Since November 2014, L.A. has reduced water use by 57.8 billion gallons, the equivalent of 87,519 Olympic-sized swimming pools.

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City Wins

Encouraging ‘Reasonable’ Water Use and Sustainable Turf Removal

LADWP amended the City’s Water Conservation Ordinance in May 2016, creating an Unreasonable Use of Water prohibition. The new rule incentivizes residents to conserve water or face hefty financial penalties. In September 2016, LADWP also implemented new rebate guidelines for Watershed-Approach Turf Removal, which promote sustainable landscaping by adding stormwater capture and environmentally conscious requirements.

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Encouraging ‘Reasonable’ Water Use and Sustainable Turf Removal

LADWP amended the City’s Water Conservation Ordinance in May 2016, creating an Unreasonable Use of Water prohibition. The new rule incentivizes residents to conserve water or face hefty financial penalties. In September 2016, LADWP also implemented new rebate guidelines for Watershed-Approach Turf Removal, which promote sustainable landscaping by adding stormwater capture and environmentally conscious requirements.

Encouraging ‘Reasonable’ Water Use and Sustainable Turf Removal

LADWP amended the City’s Water Conservation Ordinance in May 2016, creating an Unreasonable Use of Water prohibition. The new rule incentivizes residents to conserve water or face hefty financial penalties. In September 2016, LADWP also implemented new rebate guidelines for Watershed-Approach Turf Removal, which promote sustainable landscaping by adding stormwater capture and environmentally conscious requirements.

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Partner Wins

Encouraging ‘Reasonable’ Water Use and Sustainable Turf Removal

LADWP amended the City’s Water Conservation Ordinance in May 2016, creating an Unreasonable Use of Water prohibition. The new rule incentivizes residents to conserve water or face hefty financial penalties. In September 2016, LADWP also implemented new rebate guidelines for Watershed-Approach Turf Removal, which promote sustainable landscaping by adding stormwater capture and environmentally conscious requirements.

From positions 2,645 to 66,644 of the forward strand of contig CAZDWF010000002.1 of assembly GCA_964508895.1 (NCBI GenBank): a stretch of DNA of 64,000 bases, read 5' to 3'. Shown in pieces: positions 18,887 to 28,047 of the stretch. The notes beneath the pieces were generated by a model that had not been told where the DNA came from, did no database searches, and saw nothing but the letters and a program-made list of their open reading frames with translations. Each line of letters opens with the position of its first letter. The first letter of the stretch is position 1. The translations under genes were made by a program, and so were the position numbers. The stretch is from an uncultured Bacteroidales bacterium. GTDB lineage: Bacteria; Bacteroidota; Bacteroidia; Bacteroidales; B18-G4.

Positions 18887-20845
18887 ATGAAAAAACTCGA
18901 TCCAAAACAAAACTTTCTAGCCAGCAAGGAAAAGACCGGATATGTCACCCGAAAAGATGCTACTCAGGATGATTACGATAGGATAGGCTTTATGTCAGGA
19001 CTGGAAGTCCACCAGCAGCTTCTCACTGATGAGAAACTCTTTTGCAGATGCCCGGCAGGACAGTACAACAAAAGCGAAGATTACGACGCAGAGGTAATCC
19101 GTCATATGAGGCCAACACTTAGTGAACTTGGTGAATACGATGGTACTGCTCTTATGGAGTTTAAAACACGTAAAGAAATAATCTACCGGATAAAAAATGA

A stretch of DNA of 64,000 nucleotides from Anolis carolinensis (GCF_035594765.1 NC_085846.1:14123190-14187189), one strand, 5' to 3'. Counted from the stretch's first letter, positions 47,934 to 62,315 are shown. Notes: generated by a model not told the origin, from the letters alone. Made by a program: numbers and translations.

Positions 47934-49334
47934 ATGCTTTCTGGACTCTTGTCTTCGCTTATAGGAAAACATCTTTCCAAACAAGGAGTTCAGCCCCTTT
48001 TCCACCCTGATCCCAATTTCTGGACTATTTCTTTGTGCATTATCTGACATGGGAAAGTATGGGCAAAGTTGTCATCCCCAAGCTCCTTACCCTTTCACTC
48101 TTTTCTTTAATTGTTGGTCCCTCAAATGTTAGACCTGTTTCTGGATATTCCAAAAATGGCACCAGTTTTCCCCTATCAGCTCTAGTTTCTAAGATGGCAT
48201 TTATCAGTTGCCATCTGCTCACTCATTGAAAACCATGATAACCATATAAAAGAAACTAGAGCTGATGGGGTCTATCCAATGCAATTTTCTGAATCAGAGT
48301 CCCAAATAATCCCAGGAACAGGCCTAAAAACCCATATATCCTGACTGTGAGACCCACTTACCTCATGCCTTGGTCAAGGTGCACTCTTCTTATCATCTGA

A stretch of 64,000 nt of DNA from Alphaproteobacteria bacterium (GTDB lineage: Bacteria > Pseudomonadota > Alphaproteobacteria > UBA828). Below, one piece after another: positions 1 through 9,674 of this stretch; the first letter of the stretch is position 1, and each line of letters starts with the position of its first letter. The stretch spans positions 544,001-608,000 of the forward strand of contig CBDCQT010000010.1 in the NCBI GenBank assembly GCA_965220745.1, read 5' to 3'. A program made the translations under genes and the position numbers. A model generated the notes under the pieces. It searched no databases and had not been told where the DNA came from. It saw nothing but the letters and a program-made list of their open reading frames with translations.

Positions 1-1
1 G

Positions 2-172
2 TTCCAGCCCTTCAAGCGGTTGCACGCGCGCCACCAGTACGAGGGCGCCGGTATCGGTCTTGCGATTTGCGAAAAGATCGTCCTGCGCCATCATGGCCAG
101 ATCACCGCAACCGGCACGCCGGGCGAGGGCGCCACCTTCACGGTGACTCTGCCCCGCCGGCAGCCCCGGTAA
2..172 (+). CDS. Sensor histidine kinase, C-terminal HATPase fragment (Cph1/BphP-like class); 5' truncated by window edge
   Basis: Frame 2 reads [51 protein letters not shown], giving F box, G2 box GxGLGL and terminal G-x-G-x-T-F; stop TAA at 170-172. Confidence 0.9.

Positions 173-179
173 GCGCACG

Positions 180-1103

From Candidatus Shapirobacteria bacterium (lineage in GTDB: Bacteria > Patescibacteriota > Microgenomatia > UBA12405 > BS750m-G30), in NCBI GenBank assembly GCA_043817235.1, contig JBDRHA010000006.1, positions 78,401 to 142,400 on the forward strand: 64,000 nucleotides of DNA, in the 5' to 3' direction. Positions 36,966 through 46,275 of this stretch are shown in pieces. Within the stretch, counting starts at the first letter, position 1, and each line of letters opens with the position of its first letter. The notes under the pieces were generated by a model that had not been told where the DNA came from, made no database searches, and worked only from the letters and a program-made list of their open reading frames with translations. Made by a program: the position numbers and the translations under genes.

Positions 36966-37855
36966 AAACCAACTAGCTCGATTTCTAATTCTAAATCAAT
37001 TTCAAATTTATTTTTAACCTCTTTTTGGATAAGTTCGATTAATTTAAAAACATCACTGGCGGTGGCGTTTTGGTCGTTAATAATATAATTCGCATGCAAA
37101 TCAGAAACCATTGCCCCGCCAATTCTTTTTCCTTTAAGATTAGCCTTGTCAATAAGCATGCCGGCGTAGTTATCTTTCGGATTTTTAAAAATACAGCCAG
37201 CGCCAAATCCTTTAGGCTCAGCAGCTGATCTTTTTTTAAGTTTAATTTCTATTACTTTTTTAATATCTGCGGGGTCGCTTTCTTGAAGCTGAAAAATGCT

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Encouraging ‘Reasonable’ Water Use and Sustainable Turf Removal

LADWP amended the City’s Water Conservation Ordinance in May 2016, creating an Unreasonable Use of Water prohibition. The new rule incentivizes residents to conserve water or face hefty financial penalties. In September 2016, LADWP also implemented new rebate guidelines for Watershed-Approach Turf Removal, which promote sustainable landscaping by adding stormwater capture and environmentally conscious requirements.

Encouraging ‘Reasonable’ Water Use and Sustainable Turf Removal

LADWP amended the City’s Water Conservation Ordinance in May 2016, creating an Unreasonable Use of Water prohibition. The new rule incentivizes residents to conserve water or face hefty financial penalties. In September 2016, LADWP also implemented new rebate guidelines for Watershed-Approach Turf Removal, which promote sustainable landscaping by adding stormwater capture and environmentally conscious requirements.